Preliminary evaluation of the effects of a 1:1 inspiratory-to-expiratory ratio in anesthetized and ventilated horses

Published:August 05, 2022DOI:



      To describe some cardiorespiratory effects of an inspiratory-to-expiratory (IE) ratio of 1:1 compared with 1:3 in ventilated horses in dorsal recumbency.

      Study design

      Randomized crossover experimental study.


      A total of eight anesthetized horses, with 444 (330–485) kg body weight [median (range)].


      Horses were ventilated in dorsal recumbency with a tidal volume of 15 mL kg–1 and a respiratory rate of 8 breaths minute–1, and IE ratios of 1:1 (IE1:1) and 1:3 (IE1:3) in random order, each for 25 minutes after applying a recruitment maneuver. Spirometry, arterial blood gases and dobutamine requirements were recorded in all horses during each treatment. Electrical impedance tomography (EIT) data were recorded in four horses and used to generate functional EIT variables including regional ventilation delay index (RVD), a measure of speed of lung inflation, and end-expiratory lung impedance (EELI), an indicator of functional residual capacity (FRC). Results were assessed with linear and generalized linear mixed models.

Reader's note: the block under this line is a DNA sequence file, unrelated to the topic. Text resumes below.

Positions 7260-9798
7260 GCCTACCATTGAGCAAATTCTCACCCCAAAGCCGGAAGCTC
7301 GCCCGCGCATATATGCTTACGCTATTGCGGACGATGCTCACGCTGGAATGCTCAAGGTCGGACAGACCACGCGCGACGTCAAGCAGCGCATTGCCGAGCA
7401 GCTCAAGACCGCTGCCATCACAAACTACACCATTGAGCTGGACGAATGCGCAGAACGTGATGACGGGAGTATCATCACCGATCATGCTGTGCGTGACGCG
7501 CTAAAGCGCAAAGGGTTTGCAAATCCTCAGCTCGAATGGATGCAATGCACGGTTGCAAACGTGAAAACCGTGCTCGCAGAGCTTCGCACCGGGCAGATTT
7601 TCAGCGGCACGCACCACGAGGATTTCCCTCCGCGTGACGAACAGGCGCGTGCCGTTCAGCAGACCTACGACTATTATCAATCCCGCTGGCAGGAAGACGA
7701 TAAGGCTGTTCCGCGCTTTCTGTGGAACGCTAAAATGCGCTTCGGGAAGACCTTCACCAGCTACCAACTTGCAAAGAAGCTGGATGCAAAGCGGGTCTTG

Compared with treatment IE1:3, horses ventilated with treatment IE1:1 had higher mean airway pressures and respiratory system compliance (p < 0.014), while peak, end-inspiratory and driving airway pressures were lower (p < 0.001). No differences in arterial oxygenation or dobutamine requirements were observed. PaCO2 was lower in treatment IE1:1 (p = 0.039). Treatment IE1:1 resulted in lower RVD (p < 0.002) and higher EELI (p = 0.023) than treatment IE1:3.

      Conclusions and clinical relevance

      These results suggest that IE1:1 improved respiratory system mechanics and alveolar ventilation compared with IE1:3, whereas oxygenation and dobutamine requirements were unchanged, although differences were small. In the four horses where EIT was evaluated, IE1:1 led to a faster inflation rate of the lung, possibly the result of increased FRC. The clinical relevance of these findings needs to be further investigated.


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